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Re: responce to graphic encryption replies

> Steve Orrin writes:
> [...]
> >     One of the key strengths, as I see it, of graphic encryption is 
> > that during decryption via hacking, there is an added time element when 
> > a human interface is required to verify the product, ( since it is a 
> > graphic picture being produced, regular checksums for intelligible 
> > words can't be used sans implementing OCR), even if this is only 10 
> > milliseconds per try this is increases the time to crack 
> This is an interesting point I hadn't previously considered. Can anyone
> comment on the state of the art in fast approximate character recognition ?
> I expect that the people working on recognition of text in TV pictures etc.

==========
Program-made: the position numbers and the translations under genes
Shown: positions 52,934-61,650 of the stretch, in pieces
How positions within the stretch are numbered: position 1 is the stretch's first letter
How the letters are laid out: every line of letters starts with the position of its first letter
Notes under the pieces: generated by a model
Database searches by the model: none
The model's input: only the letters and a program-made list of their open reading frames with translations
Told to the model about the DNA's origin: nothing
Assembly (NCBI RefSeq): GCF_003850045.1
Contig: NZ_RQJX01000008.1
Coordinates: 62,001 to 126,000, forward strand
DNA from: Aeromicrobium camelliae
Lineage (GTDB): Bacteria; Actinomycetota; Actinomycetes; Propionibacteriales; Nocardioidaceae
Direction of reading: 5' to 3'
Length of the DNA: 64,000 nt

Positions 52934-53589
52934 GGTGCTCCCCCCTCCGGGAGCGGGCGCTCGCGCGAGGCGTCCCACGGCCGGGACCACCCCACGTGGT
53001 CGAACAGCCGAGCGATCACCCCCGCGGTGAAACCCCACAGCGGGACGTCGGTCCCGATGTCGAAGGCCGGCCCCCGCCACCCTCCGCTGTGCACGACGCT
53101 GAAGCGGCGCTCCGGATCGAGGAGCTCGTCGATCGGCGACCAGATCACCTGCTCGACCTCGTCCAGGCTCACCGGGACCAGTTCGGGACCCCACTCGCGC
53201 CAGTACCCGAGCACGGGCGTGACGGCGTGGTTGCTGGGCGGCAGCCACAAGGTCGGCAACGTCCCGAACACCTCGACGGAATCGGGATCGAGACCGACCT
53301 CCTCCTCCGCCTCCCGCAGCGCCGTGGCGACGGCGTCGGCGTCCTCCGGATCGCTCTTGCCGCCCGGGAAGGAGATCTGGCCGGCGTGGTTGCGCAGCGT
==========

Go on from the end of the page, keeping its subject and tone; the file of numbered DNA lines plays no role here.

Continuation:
> would have a good idea. 
> -Futplex <[email protected]>

I wouldn't think you would have to use OCR to detect a successful 
decryption. The graphic file is going to have a highly correlated 
structure, long runs of white space etc. The statistics for such a file 
would be different than the random distribution you'd get from using the 
wrong key. Even if the graphics format is compressed, leading to a more 
even distribution, there might be known plaintext at the beginning of the 
file, headers, size etc.

Ron McCoy
[email protected]